Auto Trader verdict:
Clearly there are aspects of Suzuki’s latest S-Cross that are appealing. The jury may still be out on the styling, but what’s not in question is the way the 1.0-litre engine punches way above its weight. If you spec it accordingly, it’s an awful lot of car for the money. However, stray away from the encouragingly affordable entry model and you’re instantly catapulted into a world of very impressive competitors, including the likes of the Renault Kadjar, Kia Sportage and the multi award-winning Nissan Qashqai. All these cars offer a more engaging drive, a better standard of interior finish and superior refinement.
What is it?
Suzuki may be gilding the lily somewhat by claiming the latest S-Cross is to all intents and purposes a brand new model, but there’s no disputing the fact it has undergone some significant alterations. In the quest for a more overtly SUV appearance – apparently prospective customers in the past were put off because the S-Cross didn’t look hunky enough – Suzuki’s designers have raised the S-Cross’ ride height by a smidgen, toughened up the front end design, raised the clam shell bonnet’s profile and added a bold new grille.
The changes are certainly visually arresting, mainly thanks to the enormous toothy chromed grille, which does look rather glitter-ballish. Living in the shadow of this bling, re-profiled front LED headlights, alongside new lower body cladding, more robust interior trim and a splash of black around the central touchscreen, complete the exterior and interior makeover.
Aesthetics aside, both the new 1.0-litre and 1.4-litre Boosterjet petrol engines fitted to the S-Cross are infinitely preferable to the rather asthmatic 1.6-litre unit that powered the previous generation model. Here, we’re concentrating on the entry 110bhp 1.0-litre three-cylinder unit, which despite its diminutive size and modest power output, is still capable of producing a pretty sterling performance, thanks in no small part to how light the S-Cross is.
At just £14,999 for the entry model, the S-Cross is pretty light on the pocket, too. All well and good, but prospective buyers should be mindful that just one step up the trim walk ramps the price up to £19,499. On top of this, for an extra £1350, you can have a six-speed automatic gearbox, while an additional £1800 will allow you to fit your S-Cross with Suzuki’s Allgrip selectable four-wheel-drive system.
What’s it like?
Fire up the 1.0-litre Boosterjet and your initial thoughts might be ‘uh-oh’, as the exhaust pulses and uneven idle suggest things are probably only going to go downhill from this point on. Thankfully, the exact opposite is true.
You need to raise the revs and slip the clutch a bit to overcome some initial reticence and exact a smooth pull away, but once you’re off the mark the little motor feels surprisingly perky. Change up through the slick shift five-speed manual box and it sounds as subdued as many four-cylinder engines. It’s only once you get beyond 3500rpm that the signature three-cylinder thrum starts to re-emerge, but it never feels coarse.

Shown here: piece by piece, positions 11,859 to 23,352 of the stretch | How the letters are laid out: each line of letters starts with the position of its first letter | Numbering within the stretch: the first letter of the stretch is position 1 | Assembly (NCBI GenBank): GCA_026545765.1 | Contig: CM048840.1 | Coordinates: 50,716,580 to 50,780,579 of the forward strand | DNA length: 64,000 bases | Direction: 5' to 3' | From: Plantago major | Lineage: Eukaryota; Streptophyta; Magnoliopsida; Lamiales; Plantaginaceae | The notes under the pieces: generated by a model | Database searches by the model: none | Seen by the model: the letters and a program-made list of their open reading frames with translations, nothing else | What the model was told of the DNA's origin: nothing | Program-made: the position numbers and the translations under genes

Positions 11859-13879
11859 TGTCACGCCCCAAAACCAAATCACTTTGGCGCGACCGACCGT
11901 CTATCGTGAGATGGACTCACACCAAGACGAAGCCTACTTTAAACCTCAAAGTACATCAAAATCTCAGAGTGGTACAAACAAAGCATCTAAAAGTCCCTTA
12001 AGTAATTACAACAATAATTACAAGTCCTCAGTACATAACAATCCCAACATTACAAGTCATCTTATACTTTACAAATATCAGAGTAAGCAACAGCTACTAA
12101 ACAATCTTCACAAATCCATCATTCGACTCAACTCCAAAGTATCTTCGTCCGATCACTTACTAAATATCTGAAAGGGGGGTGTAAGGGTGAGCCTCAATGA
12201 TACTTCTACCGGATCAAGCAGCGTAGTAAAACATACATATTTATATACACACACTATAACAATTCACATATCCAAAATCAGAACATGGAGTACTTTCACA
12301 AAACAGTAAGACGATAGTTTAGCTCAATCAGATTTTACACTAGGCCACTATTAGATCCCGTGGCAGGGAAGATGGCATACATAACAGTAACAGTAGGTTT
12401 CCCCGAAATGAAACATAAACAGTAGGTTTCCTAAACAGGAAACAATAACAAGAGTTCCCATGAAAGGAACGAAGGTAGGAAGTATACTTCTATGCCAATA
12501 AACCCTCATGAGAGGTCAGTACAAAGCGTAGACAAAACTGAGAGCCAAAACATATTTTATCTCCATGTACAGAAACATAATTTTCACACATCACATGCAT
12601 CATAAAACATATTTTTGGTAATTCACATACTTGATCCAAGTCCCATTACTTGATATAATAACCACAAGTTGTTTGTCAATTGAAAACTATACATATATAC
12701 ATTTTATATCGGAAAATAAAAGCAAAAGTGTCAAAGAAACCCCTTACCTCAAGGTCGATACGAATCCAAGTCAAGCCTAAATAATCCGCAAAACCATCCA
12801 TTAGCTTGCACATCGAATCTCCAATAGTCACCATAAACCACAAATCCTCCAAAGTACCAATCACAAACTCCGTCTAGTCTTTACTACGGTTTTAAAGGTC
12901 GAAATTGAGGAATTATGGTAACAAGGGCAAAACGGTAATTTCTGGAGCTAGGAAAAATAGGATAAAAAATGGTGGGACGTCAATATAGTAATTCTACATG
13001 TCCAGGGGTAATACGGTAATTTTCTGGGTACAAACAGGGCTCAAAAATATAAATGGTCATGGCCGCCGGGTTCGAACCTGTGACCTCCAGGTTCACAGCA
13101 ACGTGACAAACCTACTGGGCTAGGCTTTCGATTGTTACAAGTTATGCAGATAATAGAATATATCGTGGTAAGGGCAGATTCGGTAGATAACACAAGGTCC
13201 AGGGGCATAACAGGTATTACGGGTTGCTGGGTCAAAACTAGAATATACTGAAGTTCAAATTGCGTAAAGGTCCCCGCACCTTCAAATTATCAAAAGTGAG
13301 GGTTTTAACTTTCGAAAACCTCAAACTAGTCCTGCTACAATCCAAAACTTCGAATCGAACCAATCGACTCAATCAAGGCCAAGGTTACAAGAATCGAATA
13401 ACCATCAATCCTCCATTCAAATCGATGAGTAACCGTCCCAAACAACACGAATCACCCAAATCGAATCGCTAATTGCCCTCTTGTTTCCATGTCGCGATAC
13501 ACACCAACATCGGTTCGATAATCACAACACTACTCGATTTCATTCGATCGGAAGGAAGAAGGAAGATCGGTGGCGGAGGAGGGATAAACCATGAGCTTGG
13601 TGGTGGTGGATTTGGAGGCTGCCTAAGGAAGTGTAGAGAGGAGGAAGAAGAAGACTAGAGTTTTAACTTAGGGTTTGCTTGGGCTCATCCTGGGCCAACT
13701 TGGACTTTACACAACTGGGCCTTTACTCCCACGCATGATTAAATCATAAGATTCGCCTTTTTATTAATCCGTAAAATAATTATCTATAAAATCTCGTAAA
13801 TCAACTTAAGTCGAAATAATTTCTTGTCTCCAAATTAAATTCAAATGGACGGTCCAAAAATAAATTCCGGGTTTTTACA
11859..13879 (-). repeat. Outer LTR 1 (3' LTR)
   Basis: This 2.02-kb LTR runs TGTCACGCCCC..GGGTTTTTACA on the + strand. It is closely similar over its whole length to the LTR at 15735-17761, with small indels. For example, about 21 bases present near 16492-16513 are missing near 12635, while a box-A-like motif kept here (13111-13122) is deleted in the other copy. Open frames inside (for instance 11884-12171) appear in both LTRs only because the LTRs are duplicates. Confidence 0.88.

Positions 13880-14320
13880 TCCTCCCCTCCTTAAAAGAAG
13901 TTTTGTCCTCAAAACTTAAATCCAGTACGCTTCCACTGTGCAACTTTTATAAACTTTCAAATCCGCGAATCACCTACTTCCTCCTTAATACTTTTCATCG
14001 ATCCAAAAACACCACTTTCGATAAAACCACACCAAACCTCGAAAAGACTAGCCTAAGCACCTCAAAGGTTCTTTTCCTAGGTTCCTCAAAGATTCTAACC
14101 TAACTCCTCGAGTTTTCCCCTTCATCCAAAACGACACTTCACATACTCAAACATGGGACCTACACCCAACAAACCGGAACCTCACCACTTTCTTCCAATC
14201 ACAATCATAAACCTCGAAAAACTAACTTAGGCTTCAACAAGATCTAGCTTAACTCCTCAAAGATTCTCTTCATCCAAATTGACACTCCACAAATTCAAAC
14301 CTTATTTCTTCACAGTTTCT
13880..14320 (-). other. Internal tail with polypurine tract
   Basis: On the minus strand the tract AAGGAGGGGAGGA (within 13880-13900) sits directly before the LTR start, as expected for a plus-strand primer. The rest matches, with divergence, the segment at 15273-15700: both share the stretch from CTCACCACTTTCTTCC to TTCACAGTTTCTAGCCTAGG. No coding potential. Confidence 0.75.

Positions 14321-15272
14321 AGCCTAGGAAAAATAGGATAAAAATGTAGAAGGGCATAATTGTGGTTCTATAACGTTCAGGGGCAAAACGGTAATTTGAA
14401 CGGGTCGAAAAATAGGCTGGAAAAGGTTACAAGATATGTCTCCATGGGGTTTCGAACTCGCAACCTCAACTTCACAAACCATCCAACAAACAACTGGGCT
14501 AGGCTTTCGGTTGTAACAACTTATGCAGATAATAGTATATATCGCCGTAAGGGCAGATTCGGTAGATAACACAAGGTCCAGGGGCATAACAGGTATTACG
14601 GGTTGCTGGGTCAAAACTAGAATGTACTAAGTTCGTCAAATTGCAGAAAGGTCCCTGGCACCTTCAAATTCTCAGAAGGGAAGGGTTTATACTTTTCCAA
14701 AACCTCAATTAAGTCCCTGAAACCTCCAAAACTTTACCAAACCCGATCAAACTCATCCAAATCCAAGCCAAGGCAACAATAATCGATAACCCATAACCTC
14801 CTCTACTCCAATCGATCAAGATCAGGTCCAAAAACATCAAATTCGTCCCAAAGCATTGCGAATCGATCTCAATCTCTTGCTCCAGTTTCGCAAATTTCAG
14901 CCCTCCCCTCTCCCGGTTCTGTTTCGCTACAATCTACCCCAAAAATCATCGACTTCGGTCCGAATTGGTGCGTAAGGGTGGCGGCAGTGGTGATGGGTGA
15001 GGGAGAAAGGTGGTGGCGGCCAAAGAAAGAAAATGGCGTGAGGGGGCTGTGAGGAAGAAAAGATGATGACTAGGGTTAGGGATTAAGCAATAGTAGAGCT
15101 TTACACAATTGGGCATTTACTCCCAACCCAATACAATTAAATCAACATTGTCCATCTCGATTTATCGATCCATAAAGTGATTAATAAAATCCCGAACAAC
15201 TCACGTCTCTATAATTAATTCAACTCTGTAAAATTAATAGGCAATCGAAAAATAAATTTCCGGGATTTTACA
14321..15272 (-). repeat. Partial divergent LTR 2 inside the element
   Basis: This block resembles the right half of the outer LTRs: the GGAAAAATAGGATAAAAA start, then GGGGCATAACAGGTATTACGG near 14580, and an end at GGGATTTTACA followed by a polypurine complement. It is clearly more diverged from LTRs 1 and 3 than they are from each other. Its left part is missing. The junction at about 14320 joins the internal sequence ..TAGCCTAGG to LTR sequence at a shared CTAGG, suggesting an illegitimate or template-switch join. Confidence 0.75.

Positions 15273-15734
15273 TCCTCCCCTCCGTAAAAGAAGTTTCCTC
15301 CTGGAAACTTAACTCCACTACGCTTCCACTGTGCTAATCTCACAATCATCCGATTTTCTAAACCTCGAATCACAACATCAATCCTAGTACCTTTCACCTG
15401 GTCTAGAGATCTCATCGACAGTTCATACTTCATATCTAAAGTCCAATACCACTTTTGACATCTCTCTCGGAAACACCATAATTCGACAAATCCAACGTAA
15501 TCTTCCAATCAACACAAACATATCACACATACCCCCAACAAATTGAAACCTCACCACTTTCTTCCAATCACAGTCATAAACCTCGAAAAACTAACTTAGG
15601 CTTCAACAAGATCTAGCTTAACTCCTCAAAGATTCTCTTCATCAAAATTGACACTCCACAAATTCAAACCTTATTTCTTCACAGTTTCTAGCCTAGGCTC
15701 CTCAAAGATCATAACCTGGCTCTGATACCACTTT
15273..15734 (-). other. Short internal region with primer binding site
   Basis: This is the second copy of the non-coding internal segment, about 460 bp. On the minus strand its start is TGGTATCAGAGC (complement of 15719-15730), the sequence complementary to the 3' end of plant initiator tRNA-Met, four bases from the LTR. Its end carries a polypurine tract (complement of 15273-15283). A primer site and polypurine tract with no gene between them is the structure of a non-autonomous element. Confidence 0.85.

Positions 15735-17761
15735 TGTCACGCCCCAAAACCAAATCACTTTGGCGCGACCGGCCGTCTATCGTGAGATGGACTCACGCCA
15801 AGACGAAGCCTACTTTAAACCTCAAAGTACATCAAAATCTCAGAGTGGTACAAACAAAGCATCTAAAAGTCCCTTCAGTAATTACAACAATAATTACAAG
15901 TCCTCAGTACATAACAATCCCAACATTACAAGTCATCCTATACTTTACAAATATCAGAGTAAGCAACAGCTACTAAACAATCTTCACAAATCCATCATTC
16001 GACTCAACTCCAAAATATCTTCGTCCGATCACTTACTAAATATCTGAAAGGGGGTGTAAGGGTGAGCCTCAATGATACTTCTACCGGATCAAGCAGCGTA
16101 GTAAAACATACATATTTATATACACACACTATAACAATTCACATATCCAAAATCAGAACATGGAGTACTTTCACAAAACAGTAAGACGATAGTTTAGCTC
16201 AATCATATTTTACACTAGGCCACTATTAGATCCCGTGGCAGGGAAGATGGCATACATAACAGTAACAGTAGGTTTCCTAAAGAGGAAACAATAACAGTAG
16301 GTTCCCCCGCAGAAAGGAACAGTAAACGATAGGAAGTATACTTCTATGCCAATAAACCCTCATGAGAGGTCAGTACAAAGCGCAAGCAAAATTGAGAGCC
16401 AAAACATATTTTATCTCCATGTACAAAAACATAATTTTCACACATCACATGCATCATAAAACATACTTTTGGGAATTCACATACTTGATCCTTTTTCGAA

However, as you build speed, the light weight of the vehicle, along with the lack of soundproofing, means the levels of road- and wind-noise are higher than ideal. You’ll need no excuse to exercise your vocal chords fully to get those squabbling siblings in the back seats to settle down.
The latest revisions to the S-Cross’ suspension have been largely successful, although not entirely. At higher speeds, the ride is generally smooth, but some low speed impacts are really felt, and noisy.
The S-Cross’ steering is not exactly joyful, either. Although light and easy to use around town, it has a tendency to be initially sluggish, then speed up disproportionately, so it’s difficult to plot a smooth course around a corner with any kind of certainty.
Inside, despite some material improvements, the SX4 S-Cross still feels quite utilitarian. With plenty of hard plastics used throughout the cabin, it doesn’t feel nearly as sophisticated as a Nissan Qashqai. Although far from cramped, it doesn’t feel as spacious as the Qashqai, either. The boot space is a reasonable 430-litres.
Should I buy one?
Normally we’d think twice before recommending a basic model, but in the case of the S-Cross, it’s definitely the best option. On the face of it, the 1.0-litre engine might appear underpowered but in reality, it’s smooth, flexible, reasonably economical and delivers more than enough performance.
We’d also advise sticking with the entry level SZ4 trim. Although it’s not particularly overburdened with kit, it does come with alloy wheels, dual-zone air-conditioning, keyless entry and start-up, cruise control, a DAB radio and Bluetooth connectivity. Crucially, it undercuts the next trim up by £4,500.
A truly brilliant car. No rival can offer such a stunning mix of style, quality, practicality, refinement, comfort, efficiency and affordability.Kia Sportage
It's carved out a niche as an increasingly popular SUV. It’s decent to drive, practical, generously equipped and high in quality. An impressive family car.Renault Kadjar
Virtually the same car as the Nissan Qashqai, which is no bad thing. It offers a great blend of ride and handling, economical diesel engines and a family friendly cabin.